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Why Exercise Is Great For Work

I am finding a hard time coming up with any good reason why exercise isn’t good for us. I met my wife while exercising, my kids are healthier because of it, and I seem to have a better day if I do it. I was the teenager who tried to hide a set of dumbbells in my parents’ trunk so I wouldn’t miss a workout during a Florida vacation. Call me crazy, but I was committed to fitness. I will admit, I’ve settled down a little since then, but this I am sure of: exercising regularly has tremendous benefits for us personally, for our marriage, our family and our work. So, to celebrate May being the National Physical Fitness and Sports month, in my May blogs I’ll look at the benefits exercise can have in different areas of our lives. This week, it’s about work, because as it turns out, exercising is a great way to be better at your job.

Brain Health

There are a variety of good things that happen in our brains when we exercise. For one thing, exercise stimulates us to produce growth factors, chemicals that cause the growth of new blood vessels and brain cells. They preserve the health of existing cells and help make additional connections between them. This kind of “fitness” isn’t necessarily what we’re thinking of when we work out, but you can see how it’s an investment in your future brain health. Plus, because of the chemicals that are produced when we exercise, it helps us to be able to focus better and it produces a calming effect. Couldn’t we all use a little more focus and be calmer during a work day?

Memory and Creativity

Cardio exercises (running, biking, brisk walking) actually increases the size of your hippocampus, the part of your brain in charge of learning and verbal memory. The result? Exercise provides a helpful memory boost. Not only that but doing some form of mild aerobic exercise (cardio exercise) while you’re learning can help with new memory formation. So there’s actual evidence that going for a walk or a run can actually improve your ability to pick up new information. I have discovered that when I am struggling coming up with a creative solution to a problem at work, I take a walk around the neighborhood. Taking just a six-minute walk, studies show, is enough to boost our divergent thinking skills. Doing this has sure helped me.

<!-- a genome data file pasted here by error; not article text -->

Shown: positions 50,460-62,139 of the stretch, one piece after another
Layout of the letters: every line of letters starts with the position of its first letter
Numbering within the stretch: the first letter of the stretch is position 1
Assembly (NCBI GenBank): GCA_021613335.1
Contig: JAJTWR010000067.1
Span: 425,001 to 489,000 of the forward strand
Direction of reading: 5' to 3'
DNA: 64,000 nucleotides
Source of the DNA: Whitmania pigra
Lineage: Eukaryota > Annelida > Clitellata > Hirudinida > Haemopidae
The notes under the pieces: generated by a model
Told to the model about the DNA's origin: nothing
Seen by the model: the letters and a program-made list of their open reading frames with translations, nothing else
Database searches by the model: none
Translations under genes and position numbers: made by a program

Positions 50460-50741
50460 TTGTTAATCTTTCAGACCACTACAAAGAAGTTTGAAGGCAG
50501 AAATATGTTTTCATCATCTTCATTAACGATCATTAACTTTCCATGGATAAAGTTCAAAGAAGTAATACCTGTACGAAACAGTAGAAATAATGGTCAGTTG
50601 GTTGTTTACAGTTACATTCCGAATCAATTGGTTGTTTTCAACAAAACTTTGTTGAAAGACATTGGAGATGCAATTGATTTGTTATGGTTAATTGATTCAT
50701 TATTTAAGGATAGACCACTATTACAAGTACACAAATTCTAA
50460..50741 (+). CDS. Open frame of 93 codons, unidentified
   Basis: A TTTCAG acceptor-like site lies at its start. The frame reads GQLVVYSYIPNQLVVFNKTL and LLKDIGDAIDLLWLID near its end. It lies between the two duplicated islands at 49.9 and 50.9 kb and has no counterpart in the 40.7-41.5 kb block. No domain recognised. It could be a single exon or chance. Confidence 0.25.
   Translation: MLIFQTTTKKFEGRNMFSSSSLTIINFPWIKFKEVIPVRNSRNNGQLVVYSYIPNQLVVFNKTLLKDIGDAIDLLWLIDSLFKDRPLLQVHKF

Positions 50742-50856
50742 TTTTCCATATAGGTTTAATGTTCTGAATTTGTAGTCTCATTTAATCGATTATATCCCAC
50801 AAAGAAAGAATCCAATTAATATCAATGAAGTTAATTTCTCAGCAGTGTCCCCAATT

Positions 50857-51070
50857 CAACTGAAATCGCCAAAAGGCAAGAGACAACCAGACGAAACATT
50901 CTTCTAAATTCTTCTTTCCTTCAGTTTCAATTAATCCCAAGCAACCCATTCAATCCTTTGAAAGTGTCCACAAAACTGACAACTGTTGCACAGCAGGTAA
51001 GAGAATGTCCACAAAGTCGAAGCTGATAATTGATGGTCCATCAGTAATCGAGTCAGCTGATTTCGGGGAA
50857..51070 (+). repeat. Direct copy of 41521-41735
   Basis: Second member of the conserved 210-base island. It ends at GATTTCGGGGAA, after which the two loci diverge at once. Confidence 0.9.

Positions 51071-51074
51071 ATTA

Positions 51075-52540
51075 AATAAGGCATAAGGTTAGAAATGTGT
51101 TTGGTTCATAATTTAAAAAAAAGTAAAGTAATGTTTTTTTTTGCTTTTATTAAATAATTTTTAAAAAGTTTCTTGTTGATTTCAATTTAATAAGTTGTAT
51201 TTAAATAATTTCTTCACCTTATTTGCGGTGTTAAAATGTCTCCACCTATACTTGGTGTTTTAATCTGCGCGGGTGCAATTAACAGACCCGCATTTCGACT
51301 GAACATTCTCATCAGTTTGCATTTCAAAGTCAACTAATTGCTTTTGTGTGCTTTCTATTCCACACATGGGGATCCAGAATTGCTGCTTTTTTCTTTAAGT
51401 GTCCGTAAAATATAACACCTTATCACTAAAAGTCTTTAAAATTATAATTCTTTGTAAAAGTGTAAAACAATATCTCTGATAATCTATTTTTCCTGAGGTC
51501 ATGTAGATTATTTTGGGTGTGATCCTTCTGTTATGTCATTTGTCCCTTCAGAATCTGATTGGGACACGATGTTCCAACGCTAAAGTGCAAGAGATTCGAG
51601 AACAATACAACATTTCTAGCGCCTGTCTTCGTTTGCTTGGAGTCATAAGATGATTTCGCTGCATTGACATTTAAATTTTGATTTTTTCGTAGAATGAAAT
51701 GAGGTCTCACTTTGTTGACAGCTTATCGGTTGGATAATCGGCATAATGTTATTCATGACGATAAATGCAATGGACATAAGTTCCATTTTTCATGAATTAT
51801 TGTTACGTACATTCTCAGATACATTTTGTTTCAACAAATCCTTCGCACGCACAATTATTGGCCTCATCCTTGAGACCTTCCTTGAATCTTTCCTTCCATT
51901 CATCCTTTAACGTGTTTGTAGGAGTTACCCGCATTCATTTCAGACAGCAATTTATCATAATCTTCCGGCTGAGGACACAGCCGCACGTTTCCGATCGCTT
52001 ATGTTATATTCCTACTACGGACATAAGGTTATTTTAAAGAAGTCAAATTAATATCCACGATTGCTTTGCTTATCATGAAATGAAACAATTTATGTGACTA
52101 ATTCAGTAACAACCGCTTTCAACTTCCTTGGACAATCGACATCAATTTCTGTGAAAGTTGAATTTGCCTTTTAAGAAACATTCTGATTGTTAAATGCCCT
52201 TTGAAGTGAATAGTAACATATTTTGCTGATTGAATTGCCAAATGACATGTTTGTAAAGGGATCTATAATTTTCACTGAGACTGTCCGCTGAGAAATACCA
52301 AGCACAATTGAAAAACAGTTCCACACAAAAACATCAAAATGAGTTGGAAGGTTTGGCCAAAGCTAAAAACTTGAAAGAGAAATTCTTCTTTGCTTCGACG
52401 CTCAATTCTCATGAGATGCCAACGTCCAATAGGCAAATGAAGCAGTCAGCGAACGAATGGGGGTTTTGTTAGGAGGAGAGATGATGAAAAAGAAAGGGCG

Attention and Multitasking

It also turns out that exercise can improve your attention span. Schoolchildren in a recent study showed increased fitness when they had twenty minutes of exercise between lessons– but they also unexpectedly got better at skills like multitasking and ignoring distractions. If you think about it that makes sense doesn’t it? Anyone who’s ever tried to score a goal in soccer knows how to do both of these things. It’s just that we don’t necessarily realize they apply off the field, too!

Stress Reduction

Exercise can be described as exposing your body to a specific kind of stress for a short period of time. The nice thing about this is that it helps you roll better with stress in general. Exercise also produces endorphins, which are natural mood elevators. These two benefits might explain why employees who exercise before or during the work day describe themselves as more organized, productive, and happy. This was precisely my point above when I said that exercise has a calming effect on me. My family jokes that exercising is my version of Prozac. It’s a running joke, but there is a lot of truth to it. It’s amazing how much better I handle stress throughout the day if I exercise first thing in the morning.

Too often, we tell ourselves that exercise is something we’ll get around to eventually. It definitely seems optional compared to work. But when you look at all the benefits of even brief exercise during the work day, you can almost say that it’s part of your job to exercise. After all, it improves your memory, creativity, and focus. This is why an increasing number of employers have gyms onsite, or discounted memberships at gyms nearby. It’s also why many employees elect to eat a quick lunch at their desks and use their lunch breaks to take a walk. You’ll see results doing this just two or three times a week for short periods, so it’s worth a shot. It really is that important. Why not give it a try?

Would you mind sharing this information with one of your friends this week? If you need any advice or suggestions on how to enhance your exercise routines, my wife Ally is a wealth of knowledge. She would love to help. You can email me at doug@centurionswatch.org if you are interested.

God Bless!

Doug Hedrick

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